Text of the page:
In conjunction with the release of Neo4j 2.3, Neo4j also announces a partnership with IBM to render Neo4j available on IBM POWER8. The partnership features the deployment of Neo4j on a massive in-memory platform that can expediently support use cases that include internet of things data, supply chain or fraud-related analytics and updates to billions of data points from sources spanning the globe via real-time data ingestion. As noted in the press release, “IBM Power Systems can provide up to 56 terabytes of extended memory space with CAPI flash architecture on a single machine,” thereby rendering possible the creation of graphs of a magnitude and scale not seen to date. The IBM POWER 8 allows customers to not only create massive graphs and graphical relationships between data, but to also act upon the insights delivered by those graphs in near real-time, thereby minimizing the time lag between the development of actionable business intelligence and the execution of proactive responses to data-driven events and insights. In yet another announcement, Neo4j will be open sourcing Cypher, its query language for graphs, as openCypher, a project that stands to revolutionize graph analytics in much the same way as SQL did for relational databases several decades ago. openCypher boasts an impressive roster of initial supporters that include Oracle, Databricks, Tableau, GraphAware, GrapheneDB, Graph Story and Information Analysis Incorporated (IAI). Ion Stoica, CEO of Databricks, remarked on the open sourcing of Cypher as follows:

Graph processing is becoming an indispensable part of the modern big data stack. Neo4j’s Cypher query language has greatly accelerated graph database adoption. We look forward to bringing Cypher’s graph pattern matching capabilities into the Spark stack, making graph querying more accessible to the masses.

As Stoica notes, Databricks has plans to integrate Cypher’s functionality into the Spark stack as part of the larger project of creating an integrated set of big data tools and applications. The interest had by Databricks in integrating Cypher into the Spark portfolio underscores the value of the query language developed by Neo4j and illustrates the significance of Neo4j’s graphing technology more generally for contemporary big data analytics. As such, the release of Neo4j 2.3, its partnership with IBM and the open sourcing of its query language Cypher marks a milestone in Neo4j’s evolution as it emphatically asserts its centrality to the big data revolution and demonstrates enhanced abilities to manage massive graphs and the automation that allows their applications to scale. The screenshot below illustrates Neo4j 2.3’s user interface for understanding graph-based data:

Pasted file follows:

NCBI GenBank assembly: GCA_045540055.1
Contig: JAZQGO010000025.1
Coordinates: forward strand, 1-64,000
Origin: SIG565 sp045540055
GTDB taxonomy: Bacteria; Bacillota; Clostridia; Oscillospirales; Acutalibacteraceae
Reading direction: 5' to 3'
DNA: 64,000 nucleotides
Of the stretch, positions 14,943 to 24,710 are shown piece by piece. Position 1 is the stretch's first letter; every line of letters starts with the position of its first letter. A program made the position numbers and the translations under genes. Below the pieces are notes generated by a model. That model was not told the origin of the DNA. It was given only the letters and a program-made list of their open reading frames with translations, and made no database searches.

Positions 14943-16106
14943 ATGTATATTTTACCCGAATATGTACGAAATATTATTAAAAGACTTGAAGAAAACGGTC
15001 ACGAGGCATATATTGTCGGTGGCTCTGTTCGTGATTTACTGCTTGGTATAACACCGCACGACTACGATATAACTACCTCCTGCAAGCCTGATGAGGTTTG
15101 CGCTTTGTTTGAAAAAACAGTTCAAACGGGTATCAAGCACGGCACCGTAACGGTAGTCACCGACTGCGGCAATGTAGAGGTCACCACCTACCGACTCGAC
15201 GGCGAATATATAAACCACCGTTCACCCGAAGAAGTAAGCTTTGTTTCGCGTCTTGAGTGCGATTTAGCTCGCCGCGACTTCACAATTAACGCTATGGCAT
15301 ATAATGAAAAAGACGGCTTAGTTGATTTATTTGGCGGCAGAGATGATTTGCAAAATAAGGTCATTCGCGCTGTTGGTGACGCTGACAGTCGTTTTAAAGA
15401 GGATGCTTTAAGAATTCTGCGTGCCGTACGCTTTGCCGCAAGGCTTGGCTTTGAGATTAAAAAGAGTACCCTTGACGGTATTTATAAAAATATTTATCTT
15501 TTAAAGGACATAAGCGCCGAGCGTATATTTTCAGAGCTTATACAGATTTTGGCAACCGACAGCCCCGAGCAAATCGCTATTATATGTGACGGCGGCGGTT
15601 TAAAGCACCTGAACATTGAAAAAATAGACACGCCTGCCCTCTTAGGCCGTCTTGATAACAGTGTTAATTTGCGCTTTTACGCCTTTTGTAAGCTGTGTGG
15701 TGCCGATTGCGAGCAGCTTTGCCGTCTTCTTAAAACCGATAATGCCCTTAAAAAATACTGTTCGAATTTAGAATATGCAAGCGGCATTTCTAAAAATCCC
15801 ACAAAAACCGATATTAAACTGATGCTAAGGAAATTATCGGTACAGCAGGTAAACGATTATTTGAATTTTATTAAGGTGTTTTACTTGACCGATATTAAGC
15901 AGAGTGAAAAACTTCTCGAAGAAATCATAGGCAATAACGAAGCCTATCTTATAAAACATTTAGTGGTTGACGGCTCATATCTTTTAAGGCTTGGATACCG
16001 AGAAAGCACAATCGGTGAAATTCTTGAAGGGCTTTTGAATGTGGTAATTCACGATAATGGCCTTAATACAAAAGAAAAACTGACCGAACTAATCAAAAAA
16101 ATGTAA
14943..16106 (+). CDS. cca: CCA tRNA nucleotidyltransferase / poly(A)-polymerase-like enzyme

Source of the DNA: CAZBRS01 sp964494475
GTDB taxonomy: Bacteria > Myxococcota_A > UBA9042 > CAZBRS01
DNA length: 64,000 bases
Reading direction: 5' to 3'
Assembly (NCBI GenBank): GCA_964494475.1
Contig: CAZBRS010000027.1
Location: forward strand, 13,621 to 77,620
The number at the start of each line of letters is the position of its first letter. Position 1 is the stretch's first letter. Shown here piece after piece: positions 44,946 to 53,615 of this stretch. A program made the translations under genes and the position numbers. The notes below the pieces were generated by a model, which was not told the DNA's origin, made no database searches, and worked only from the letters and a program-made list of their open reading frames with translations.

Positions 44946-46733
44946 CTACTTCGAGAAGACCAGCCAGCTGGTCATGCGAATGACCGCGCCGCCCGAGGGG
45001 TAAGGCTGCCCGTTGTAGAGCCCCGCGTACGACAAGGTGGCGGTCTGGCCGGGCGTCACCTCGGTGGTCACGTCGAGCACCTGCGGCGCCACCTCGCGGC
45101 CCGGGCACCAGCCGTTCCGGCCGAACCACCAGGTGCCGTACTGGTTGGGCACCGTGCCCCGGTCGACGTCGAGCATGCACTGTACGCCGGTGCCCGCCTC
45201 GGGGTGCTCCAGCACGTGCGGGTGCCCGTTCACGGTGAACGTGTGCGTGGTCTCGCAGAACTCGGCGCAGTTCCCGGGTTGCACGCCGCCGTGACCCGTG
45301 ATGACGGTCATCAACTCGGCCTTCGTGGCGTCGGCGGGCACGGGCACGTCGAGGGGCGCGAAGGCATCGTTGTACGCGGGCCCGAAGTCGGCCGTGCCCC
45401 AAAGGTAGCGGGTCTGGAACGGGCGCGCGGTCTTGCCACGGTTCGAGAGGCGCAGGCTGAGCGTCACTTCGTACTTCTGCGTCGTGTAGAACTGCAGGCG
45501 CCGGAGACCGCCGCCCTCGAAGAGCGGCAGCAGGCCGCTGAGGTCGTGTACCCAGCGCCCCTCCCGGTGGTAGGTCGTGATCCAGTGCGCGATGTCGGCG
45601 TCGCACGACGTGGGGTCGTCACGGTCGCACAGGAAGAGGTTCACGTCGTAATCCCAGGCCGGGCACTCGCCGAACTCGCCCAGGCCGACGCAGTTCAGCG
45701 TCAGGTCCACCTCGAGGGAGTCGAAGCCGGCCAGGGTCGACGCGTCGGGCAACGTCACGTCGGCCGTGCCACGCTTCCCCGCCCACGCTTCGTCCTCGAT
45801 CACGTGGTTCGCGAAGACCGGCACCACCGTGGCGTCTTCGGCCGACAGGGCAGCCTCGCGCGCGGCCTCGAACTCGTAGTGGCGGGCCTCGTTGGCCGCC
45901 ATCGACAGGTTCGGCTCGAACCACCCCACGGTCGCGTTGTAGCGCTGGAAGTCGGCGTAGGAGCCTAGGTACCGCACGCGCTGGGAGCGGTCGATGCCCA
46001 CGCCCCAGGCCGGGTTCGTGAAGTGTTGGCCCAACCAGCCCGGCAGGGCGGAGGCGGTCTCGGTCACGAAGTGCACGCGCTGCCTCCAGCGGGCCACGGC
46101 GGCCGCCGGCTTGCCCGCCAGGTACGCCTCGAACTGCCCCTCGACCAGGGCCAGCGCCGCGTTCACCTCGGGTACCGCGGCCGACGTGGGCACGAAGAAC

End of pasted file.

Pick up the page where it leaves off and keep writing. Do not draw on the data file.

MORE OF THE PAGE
Neo Technology Raises $20M In Series C Funding For Its Neo4j Graph Database Technology

Neo Technology today announced the finalization of $20M in Series C funding. Today’s Series C funding raise was led by Creandum with additional participation from Dawn Capital. Existing investors Fidelity Growth Partners Europe, Sunstone Capital and Conor Venture Partners all participated in the round. The funding will be used to expand sales operations, enhance product development and build the open source community supporting the Neo4j platform and its attendant partner ecosystem. The funding comes hot on the heels of a year of explosive growth for Neo Technologies and its vendor-led open source graph database, Neo4j. Neo Technology’s CEO and co-founder Emil Eifrem remarked on the company’s growth as follows:

There are two strong forces propelling our growth: one is the overall market’s increasing adoption of graph databases in the enterprise. The other is proven market validation of Neo4j to support mission-critical operational applications across a wide range of industries and functions.